But the downside of not paying him that much could be losing him. Even playing hardball could offend him given the circumstances that brought him to Houston. The Rockets are contending. A bad contract a few years down the road would be worth it if they win a title, and Paul is instrumental to that push.

This could be a delicate situation, and Morey can probe at least a little if he chooses. Would Paul be understanding of the ownership change? What options will Paul have better than a large, but sub-max, contract from the Rockets? Would Paul take a discount if Houston got his friend LeBron James?

But push too hard, and would Paul bolt to play with LeBron on the Lakers?

There has been too much insistence that Paul re-signing with the Rockets was assured to completely trust Broussard’s report. But it’d also be a mistake to completely ignore the possibility talks have broken down.

Hawks GM: We might have traded up with Bucks if their draft pick didn’t leak first

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Let’s pick up with the No. 16 pick in last night’s NBA draft.

The Suns were on the clock and planning to pick Donte DiVincenzo. John Gambadoro of Arizona Sports 98.7:

But then 76ers called Phoenix about trading No. 10 pick Mikel Bridges for the No. 16 pick and a future first-rounder. The teams agreed to the deal (causing this heartbreaking moment), and the Suns picked Zhaire Smith for Philadelphia.

The next three picks:

17. Donte DiVincenzo, Bucks

18. Lonnie Walker, Spurs

19. Kevin Huerter, Hawks

Atlanta general manager Travis Schlenk on 95.7 The Game, via ESPN:

“Last night, for instance, we had the 19th pick, and we’re coming down and we’re actually talking to Milwaukee on the 17th pick, talking about trading up to get a guy we like,” Schlenk said. “There’s were a couple of guys we felt really good about on the 19th pick, obviously Kevin [Huerter] was one of them, and it leaked who Milwaukee was going to take.

“So, all of a sudden, we were able to pull back out of that deal and keep the draft pick instead of packaging picks to move up because we knew that, two guys on the board we felt really good about and only one team in between us, so that was beneficial to us last night.”

Shams Charania of Yahoo Sports and Jeff Goodman of ESPN reported the Bucks picking DiVincenzo at 9:18 p.m.:

The pick became official at 9:22 p.m.:

Clearly, Atlanta wanted Huerter or “Mystery Player Not Named Donte DiVincenzo.”* Once they learned Milwaukee would take DiVincenzo at No. 17, the Hawks knew at least one of Huerter or “Mystery Player Not Named Donte DiVincenzo” would be available at No. 19.

*I think there’s a good chance it was Walker, whom San Antonio picked No. 18.

That saved the Hawks an asset(s) and cost the Bucks an asset(s), though perhaps Milwaukee couldn’t have gotten DiVincenzo at No. 19. Maybe the Spurs would’ve selected him at No. 18.

Still, the Bucks didn’t protect their internal plans well enough. Maybe that’s an organizational flaw. But this also could have been a fluky sequence of events. Perhaps, after hearing Phoenix would take DiVincenzo, someone in Milwaukee felt comfortable sharing that the Bucks wanted him. Then, when he surprisingly fell, it was too late. The information was already out there – allowing Atlanta to stand pat.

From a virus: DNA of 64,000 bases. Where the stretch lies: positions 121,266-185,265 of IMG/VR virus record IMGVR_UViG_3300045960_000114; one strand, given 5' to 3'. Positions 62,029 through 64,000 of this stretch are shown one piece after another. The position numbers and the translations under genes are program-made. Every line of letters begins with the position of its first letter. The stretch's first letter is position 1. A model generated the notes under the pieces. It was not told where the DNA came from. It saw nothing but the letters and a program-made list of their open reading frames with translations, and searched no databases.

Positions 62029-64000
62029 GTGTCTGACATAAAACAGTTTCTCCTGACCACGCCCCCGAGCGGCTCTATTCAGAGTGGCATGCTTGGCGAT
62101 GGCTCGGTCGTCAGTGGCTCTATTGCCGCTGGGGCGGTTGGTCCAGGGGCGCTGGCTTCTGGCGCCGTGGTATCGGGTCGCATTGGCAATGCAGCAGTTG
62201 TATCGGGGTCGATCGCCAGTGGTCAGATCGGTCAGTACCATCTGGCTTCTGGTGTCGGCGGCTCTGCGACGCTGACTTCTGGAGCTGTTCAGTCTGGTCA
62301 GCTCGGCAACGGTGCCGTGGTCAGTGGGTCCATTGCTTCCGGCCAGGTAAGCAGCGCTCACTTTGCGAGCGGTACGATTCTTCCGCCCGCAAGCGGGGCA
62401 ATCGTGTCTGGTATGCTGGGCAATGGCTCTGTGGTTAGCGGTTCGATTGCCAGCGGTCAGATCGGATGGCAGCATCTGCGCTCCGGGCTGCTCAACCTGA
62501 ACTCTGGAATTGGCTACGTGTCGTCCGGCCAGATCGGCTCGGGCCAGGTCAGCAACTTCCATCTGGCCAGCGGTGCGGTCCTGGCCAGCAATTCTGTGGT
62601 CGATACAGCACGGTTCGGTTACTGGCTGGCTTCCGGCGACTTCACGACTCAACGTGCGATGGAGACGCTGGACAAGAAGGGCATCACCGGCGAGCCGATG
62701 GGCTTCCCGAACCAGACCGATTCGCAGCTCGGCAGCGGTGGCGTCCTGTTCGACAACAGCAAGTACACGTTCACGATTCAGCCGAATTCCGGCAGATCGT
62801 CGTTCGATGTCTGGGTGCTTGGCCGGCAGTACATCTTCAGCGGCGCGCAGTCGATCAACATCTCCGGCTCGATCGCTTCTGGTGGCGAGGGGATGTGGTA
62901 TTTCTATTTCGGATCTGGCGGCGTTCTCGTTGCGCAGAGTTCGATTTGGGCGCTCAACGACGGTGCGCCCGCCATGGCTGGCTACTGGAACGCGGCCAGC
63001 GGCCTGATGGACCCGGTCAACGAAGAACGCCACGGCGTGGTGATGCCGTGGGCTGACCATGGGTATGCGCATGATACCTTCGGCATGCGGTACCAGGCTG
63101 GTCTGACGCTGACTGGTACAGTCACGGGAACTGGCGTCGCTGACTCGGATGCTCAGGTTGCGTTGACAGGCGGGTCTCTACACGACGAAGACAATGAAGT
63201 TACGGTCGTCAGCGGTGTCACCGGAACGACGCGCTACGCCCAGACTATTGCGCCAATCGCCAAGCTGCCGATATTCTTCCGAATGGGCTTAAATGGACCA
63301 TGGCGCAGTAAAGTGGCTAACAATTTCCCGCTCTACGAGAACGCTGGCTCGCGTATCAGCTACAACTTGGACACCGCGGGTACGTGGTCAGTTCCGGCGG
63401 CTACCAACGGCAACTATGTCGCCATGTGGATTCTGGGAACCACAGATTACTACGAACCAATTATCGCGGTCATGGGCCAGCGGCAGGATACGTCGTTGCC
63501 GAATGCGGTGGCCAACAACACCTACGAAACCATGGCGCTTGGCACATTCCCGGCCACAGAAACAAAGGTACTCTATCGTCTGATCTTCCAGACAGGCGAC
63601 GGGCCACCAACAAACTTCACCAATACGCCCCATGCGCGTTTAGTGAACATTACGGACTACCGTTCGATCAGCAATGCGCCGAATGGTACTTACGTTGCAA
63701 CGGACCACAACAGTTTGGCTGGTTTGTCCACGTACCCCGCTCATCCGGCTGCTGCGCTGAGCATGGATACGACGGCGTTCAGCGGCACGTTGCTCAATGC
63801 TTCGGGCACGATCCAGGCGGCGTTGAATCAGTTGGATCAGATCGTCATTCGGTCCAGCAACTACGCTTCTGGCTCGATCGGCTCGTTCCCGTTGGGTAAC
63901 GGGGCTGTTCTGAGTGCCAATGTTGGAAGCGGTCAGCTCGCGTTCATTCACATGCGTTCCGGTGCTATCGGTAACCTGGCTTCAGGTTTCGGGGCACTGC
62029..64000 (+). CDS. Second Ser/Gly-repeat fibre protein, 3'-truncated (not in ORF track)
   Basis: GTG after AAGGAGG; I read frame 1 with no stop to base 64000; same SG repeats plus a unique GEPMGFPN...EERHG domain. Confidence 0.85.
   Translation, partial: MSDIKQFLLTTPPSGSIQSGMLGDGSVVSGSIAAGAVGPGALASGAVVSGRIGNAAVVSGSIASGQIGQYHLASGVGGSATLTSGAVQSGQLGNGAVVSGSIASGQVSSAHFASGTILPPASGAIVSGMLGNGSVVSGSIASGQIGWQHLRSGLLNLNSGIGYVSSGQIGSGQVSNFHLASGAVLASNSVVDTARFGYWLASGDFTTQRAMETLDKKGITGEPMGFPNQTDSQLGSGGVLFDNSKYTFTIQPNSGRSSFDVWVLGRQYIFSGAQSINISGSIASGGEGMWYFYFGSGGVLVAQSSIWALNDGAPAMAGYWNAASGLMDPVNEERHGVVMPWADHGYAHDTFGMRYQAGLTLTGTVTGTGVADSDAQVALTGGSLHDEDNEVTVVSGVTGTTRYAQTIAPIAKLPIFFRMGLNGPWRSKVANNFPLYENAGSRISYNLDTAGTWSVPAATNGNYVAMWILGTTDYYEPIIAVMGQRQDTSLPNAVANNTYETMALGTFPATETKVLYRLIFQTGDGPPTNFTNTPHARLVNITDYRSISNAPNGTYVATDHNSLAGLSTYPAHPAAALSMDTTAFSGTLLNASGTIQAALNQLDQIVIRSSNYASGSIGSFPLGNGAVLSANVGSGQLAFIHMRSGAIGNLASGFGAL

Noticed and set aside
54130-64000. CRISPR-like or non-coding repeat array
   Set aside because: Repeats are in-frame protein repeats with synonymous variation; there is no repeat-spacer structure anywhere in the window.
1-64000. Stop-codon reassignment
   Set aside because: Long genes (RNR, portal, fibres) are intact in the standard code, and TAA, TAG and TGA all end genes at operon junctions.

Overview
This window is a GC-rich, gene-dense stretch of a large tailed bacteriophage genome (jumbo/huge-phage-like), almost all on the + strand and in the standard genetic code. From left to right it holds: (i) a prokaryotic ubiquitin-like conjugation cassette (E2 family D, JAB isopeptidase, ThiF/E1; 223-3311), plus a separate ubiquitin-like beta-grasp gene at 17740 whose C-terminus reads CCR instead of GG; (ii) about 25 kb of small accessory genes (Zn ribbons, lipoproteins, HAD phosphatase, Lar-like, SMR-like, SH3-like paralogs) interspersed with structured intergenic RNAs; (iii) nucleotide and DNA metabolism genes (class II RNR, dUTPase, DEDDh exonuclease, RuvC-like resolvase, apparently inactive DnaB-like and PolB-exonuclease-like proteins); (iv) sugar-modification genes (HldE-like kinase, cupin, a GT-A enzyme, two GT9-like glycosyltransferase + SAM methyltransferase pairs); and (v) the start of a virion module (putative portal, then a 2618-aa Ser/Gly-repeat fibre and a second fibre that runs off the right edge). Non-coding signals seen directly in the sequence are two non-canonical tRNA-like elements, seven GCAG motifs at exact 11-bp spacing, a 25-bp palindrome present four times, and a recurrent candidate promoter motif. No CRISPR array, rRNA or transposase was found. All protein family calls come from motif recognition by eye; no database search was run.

Danny Ainge unwittingly leaks Celtics’ draft pick on call with Terry Rozier during live show (video)

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Terry Rozier takes solace in how much Danny Ainge believes in him.

But I didn’t appreciate how deep their bond went.

Appearing on Bleacher Report’s live draft show, Rozier was asked to predict the Celtics’ No. 27 pick. So, Rozier called Ainge to ask. Shockingly, Ainge answered – with Boston on the clock. Almost certainly not knowing the call was public and live, Ainge revealed the likely selection:

Good thing the Celtics stuck with Robert Williams. That would have been extremely awkward otherwise.

As is, it was only a little awkward. Williams said today he doesn’t like to be called Bob.

Report: Rival teams expect Paul George to consider 1+1 contract with Thunder

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Paul George has openly stated the appeal of playing for his hometown Lakers. He has also openly stated the appeal of staying with the Thunder.

That has created significant confusion about his upcoming free agency.

Could George find a compromise outcome?

Marc Stein of The New York Times in his newsletter:

More than one rival team has suggested to me that they expect George to strongly consider a two-year deal with the Thunder at $30.3 million next season and $32.7 million in 2019-20 that includes a player option to return to free agency next summer.

This makes sense on paper.

A 1+1 contract would give George more time to determine whether he and Russell Westbrook can win together in Oklahoma City without getting stuck there long-term if they can’t. The Thunder were starting to put it together when Andre Roberson got hurt. Perhaps, Roberson getting healthy would swing Oklahoma City’s fortunes.

George would also be eligible for a higher max salary in two years – 35% of the salary cap, up from 30% if he signs now. So, a short-term contract would allow him to maximize his potential earnings.

But George said he wanted to sign somewhere long-term this summer. He also suffered an extremely gruesome leg injury just a few years ago. He might not want to bypass guaranteed money to gamble for a little more later.

Are these rival teams just looking at the general outlook for a player in George’s position without considering his specific circumstances? Or do they know something? George could have informed teams he might become available in 2019 or 2020 so they should prepare.

I’m skeptical this is more than speculation by opposing teams. But the possibility that they’re basing their expectations on inside information makes this worth monitoring.